Pureed Butternut Squash with Ginger
Published by Houghton Mifflin Harcourt
Because it is so porous, winter squash absorbs water readily; thus it’s better to cook it above water rather than in it.
Cooking Methodmicrowaving, steaming
Total Timeunder 30 minutes
Make Ahead RecipeYes
OccasionCasual Dinner Party
Recipe Courseside dish
Dietary Considerationegg-free, gluten-free, peanut free, soy free, tree nut free, vegetarian
Equipmentfood processor, microwave, steamer
Five Ingredients or LessYes
Taste and Texturebuttery, creamy, savory, spiced, sweet
Type of Dishvegetable
- 1½ pounds butternut or other winter squash, peeled (see opposite) and cut into chunks
- 2 tablespoons butter
- 1 to 2 teaspoons peeled and roughly chopped fresh ginger or 1 teaspoon ground ginger, or to taste
- Salt and freshly ground black pepper to taste
- 1 teaspoon brown sugar, or to taste (optional)
1 Place the squash in a steamer above about 1 inch of salted water. Cover and cook until the squash is very tender, about 20 minutes. To microwave, place the squash and 2 tablespoons of water in a microwave-proof plate or shallow bowl; cover with a lid or plastic wrap. Microwave on high for 3 minutes, shake the container, and continue to microwave at 2-minute intervals, until the squash is very tender.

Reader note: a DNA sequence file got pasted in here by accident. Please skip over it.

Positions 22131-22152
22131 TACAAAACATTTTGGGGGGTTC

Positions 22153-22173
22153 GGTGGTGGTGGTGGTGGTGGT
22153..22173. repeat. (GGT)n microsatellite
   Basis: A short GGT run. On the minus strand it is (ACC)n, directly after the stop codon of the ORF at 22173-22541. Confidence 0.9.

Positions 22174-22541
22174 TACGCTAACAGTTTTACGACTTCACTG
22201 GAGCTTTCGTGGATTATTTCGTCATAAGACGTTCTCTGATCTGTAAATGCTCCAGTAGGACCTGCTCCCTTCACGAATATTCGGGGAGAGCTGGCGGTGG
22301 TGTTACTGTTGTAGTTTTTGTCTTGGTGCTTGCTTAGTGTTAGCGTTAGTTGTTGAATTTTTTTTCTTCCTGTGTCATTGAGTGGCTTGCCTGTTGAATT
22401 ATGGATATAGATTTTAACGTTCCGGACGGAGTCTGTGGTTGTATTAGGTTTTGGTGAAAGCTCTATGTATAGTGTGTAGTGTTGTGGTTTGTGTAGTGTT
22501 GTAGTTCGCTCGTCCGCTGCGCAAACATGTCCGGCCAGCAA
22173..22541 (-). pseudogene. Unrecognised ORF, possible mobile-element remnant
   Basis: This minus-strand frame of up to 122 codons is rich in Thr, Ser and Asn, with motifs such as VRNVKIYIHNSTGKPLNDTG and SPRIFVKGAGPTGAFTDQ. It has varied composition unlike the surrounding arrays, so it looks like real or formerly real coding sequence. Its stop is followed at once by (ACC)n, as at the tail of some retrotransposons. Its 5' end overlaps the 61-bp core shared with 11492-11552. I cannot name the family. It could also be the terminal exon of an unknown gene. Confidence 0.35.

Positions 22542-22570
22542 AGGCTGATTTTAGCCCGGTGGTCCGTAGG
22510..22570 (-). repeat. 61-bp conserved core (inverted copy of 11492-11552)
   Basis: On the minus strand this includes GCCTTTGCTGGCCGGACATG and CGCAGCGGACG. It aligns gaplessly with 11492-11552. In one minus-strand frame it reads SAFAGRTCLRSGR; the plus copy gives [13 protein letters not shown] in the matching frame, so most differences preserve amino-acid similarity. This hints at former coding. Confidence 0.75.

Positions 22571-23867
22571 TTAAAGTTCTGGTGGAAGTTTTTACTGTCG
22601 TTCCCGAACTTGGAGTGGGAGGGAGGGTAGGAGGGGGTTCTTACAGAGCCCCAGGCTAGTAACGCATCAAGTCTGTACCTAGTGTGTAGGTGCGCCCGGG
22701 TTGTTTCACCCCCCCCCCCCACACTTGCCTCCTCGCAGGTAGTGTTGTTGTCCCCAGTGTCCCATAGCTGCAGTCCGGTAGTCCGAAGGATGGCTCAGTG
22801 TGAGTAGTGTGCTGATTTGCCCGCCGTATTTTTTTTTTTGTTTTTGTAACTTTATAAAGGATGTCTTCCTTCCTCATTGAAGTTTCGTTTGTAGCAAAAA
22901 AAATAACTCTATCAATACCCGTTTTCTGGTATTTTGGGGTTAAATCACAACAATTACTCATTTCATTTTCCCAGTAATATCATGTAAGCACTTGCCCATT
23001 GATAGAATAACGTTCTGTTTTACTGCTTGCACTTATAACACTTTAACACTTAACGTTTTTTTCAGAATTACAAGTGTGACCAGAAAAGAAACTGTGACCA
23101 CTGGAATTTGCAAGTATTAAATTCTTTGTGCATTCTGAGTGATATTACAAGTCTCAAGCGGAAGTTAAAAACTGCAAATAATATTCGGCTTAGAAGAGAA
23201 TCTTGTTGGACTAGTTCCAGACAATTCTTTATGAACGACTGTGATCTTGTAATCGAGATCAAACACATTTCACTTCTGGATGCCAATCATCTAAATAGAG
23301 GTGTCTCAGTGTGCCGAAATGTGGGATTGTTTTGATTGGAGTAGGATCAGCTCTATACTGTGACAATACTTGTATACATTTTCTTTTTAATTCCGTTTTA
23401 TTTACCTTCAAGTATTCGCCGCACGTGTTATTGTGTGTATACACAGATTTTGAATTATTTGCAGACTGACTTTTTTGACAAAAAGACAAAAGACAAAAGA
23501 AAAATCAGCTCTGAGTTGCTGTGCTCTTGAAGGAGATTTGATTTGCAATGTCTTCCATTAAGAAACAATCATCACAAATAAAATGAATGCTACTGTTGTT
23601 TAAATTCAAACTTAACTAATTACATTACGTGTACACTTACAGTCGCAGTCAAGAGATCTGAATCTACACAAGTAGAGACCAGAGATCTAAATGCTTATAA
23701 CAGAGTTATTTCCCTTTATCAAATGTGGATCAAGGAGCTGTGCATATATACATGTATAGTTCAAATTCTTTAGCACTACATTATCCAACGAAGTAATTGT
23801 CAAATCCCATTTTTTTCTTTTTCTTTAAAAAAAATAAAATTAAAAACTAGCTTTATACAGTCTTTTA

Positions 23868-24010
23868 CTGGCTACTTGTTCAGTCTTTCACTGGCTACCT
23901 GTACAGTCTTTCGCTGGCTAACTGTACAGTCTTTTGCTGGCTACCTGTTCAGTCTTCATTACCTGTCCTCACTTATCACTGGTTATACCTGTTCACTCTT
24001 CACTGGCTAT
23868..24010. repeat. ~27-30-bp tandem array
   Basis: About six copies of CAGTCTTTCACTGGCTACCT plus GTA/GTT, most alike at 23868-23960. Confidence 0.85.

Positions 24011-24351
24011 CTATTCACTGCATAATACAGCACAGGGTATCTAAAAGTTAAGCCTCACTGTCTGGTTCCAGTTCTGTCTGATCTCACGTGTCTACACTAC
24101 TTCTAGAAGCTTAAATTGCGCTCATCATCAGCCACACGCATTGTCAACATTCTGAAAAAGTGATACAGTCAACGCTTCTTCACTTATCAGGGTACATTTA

2 While it is still hot, place the squash in the container of a food processor with the butter and ginger; process until smooth. Taste and add salt, pepper, and brown sugar if you like. (You may prepare the recipe in advance up to this point; refrigerate, well wrapped or in a covered container, for up to 2 days before proceeding.)
3 Reheat over low heat or in a microwave and serve.
Six Quick Flavorings for Pureed Squash
Try any of the following, alone or in combination:
A seeded jalapeno or other chile
A small handful of fresh herbs, including parsley, cilantro, mint, and sage
Maple syrup or honey in place of brown sugar
Olive oil in place of butter
Other ground spices in place of ginger, including cardamom, cinnamon, mace, and nutmeg
Curry powder or other spice mixtures.
1998 Mark Bittman